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Circular No. 75-98
July 14, 1975

American Revolution Bicentennial

Request for Comments on Issues Relating to Regulation Q
Following is the text of a statement issued June 26, 1975, by the Board of Governors of
the Federal Reserve System:
The Board of Governors of the Federal Reserve System today invited comment on a
number of issues relative to its Regulation Q (Interest on Deposits), in connection with
the offering by financial institutions of Individual Retirement Accounts.
Comment should be received by August 8, 1975. A similar announcement is being
made by the Federal Deposit Insurance Corporation.
The Employee Retirement Income Security Act of 1974 permits individuals not
covered by a retirement plan to establish an Individual Retirement Account (IRA) . In­
dividuals may deposit in these accounts, for retirement purposes, tax-deferred con­
tributions up to $1, 500 a year, or 15 percent of gross income, whichever is less. Such
accounts may be maintained at banks and other institutions.
In light of this Act, the Board on May 21 announced that State member banks not
exercising trust powers could nevertheless act as trustees of IRAs, in specified c ir­
cumstances, without prior Board approval. National banks had previously been
authorized to offer IRAs by the Comptroller of the Currency.
The Board invited comment on the following issues:
Would existing penalty restrictions imposed upon early withdrawal of funds
from a time deposit unnecessarily interfere with the distribution of all or part of an
IRA deposit balance when a participant retires or becomes disabled prior to the matu­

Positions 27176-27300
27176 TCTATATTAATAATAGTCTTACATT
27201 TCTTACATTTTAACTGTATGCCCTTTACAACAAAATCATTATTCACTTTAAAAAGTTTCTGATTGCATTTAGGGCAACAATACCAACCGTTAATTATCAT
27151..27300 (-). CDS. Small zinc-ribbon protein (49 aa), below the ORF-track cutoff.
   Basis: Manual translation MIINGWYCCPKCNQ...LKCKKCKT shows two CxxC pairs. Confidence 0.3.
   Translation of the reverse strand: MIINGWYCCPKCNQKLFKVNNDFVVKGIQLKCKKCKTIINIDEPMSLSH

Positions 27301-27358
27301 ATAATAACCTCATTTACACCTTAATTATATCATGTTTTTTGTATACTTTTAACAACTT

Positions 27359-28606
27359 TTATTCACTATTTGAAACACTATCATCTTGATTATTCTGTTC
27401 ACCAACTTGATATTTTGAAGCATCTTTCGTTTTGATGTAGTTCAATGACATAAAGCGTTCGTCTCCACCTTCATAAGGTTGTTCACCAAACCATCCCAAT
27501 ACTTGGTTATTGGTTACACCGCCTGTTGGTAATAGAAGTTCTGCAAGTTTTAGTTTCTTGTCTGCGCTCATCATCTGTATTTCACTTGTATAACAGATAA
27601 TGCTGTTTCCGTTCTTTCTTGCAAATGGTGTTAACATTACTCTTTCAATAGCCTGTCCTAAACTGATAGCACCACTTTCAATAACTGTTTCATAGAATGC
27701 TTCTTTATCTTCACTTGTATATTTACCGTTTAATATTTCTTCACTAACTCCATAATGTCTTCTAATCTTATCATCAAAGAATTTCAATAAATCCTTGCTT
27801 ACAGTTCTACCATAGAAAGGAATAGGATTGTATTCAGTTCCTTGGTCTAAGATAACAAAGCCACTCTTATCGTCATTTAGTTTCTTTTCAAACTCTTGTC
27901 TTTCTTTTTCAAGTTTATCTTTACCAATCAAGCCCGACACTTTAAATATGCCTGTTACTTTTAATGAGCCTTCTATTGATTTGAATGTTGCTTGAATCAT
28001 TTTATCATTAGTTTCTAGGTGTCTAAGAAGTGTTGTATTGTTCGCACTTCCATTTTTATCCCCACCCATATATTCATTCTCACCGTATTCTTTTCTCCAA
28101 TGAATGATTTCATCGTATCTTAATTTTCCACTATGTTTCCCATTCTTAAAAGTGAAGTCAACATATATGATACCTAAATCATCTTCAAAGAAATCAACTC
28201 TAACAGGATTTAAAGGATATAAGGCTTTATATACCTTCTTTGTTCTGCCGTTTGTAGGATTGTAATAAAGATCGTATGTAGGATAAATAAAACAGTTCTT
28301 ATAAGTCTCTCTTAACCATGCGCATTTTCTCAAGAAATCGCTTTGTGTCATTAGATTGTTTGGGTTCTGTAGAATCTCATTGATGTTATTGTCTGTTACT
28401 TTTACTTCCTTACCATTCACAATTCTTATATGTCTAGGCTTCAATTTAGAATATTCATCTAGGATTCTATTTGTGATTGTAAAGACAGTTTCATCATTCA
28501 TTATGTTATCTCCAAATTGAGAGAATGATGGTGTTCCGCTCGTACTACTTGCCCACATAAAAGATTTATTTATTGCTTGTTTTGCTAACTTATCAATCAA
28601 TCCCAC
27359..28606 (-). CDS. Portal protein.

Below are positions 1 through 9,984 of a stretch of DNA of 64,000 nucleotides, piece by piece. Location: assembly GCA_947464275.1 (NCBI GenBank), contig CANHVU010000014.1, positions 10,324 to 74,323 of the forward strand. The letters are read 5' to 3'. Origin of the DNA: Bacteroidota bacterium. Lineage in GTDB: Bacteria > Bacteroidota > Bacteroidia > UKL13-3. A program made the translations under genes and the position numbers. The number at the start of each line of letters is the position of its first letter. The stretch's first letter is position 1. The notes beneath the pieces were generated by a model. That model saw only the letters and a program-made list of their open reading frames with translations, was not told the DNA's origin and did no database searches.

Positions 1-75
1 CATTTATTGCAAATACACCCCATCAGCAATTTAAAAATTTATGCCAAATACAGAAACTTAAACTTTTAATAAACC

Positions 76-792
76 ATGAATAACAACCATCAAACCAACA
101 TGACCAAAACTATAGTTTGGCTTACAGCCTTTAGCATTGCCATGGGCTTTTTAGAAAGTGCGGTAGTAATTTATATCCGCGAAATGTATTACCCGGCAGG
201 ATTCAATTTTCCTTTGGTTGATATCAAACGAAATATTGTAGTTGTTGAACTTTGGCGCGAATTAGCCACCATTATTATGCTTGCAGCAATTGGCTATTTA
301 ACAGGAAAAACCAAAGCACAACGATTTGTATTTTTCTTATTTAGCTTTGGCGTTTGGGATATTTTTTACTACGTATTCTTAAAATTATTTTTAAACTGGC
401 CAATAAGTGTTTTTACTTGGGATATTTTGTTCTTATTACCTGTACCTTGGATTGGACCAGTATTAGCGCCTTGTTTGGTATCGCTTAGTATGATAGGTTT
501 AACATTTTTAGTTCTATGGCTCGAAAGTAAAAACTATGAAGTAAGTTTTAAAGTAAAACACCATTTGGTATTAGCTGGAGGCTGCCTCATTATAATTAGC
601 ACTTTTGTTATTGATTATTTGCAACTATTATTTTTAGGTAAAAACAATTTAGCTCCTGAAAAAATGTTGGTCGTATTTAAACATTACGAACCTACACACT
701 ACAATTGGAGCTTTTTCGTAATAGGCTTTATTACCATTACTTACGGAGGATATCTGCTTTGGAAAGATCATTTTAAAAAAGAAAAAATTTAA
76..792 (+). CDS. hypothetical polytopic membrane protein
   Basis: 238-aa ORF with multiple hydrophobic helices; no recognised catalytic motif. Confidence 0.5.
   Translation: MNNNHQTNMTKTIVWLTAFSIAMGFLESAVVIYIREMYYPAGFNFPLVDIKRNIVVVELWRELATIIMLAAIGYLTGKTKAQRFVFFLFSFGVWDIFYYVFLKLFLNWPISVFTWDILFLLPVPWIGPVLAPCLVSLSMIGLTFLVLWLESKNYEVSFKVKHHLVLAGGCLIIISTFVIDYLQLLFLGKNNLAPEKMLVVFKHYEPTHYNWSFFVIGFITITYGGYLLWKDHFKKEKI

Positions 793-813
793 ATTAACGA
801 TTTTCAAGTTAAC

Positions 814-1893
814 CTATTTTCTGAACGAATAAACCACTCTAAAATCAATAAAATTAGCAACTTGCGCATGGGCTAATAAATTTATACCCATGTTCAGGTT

rity of the deposit in which his IRA funds are held?
— The Board's existing rules require that when funds subject to a deposit
agreement are withdrawn before maturity interest on the amount with­
drawn must be reduced to the passbook savings rate and, in addition,
three months' interest shall be forfeited.

This publication was digitized and made available by the Federal Reserve Bank of Dallas' Historical Library (

2. Is the 10 percent statutory penalty on early withdrawal of IRA deposits
sufficient to deter early withdrawal without the imposition of the penalties for early
withdrawal under Regulation Q?
3. In view of the intent of the Congress to encourage individuals to save for their
retirement, and since IRA deposits may remain on deposit for very long periods should
the existing ceiling on interest rates permitted to be paid on funds deposited in IRAs be
increased and should the existing differential between the ceiling interest rates for
savings institutions and commercial banks be eliminated? Further, should these ceiling
rates be competitive with rates offered by insurance companies and mutual funds that
also accept IRA deposits?
— Generally the differential on interest rate ceilings between commercial
banks and thrift institutions is one-quarter of one percent.
4. The Board would also like comment on the question whether disintermediation
(drainage of funds from one or more types of investment or savings) might occur due to
the potential for shifts of IRA funds from one to another type of institution or investment
in order to increase earnings.
5. Finally, the Board would like comment on the question whether new types of
deposit instruments should be created for IRA funds. The instruments under considera­
tion might have the following general characteristics:
— An instrument of which the rate of interest would be permitted to increase
over time, presenting an incentive, in the form of higher interest rate
earnings, for leaving deposits in place for longer periods.
— An "IRA Payout Certificate" into which an IRA participant nearing re­
tirement could convert an existing or maturing long-term deposit and
from which the depositor would receive periodic, annuity-like pay­
ments, with no or reduced penalty for early withdrawal, in exchange
for the depositor's undertaking to leave his IRA funds on deposit for a
specified period.
A copy of the Board's statement as submitted for publication in the FEDERAL REGISTER
is enclosed. Comments thereon should be submitted in writing to the Secretary, Board of Gover­
nors of the Federal Reserve System, Washington, D.C. 20551, to be received not later than
August 8, 1975.
Sincerely yours,
T. W. Plant
First Vice President

[REG. Q]
Requests for Public Comments Concerning
Individual Retirement Accounts

The Board of Governors, in conjunction with the other Federal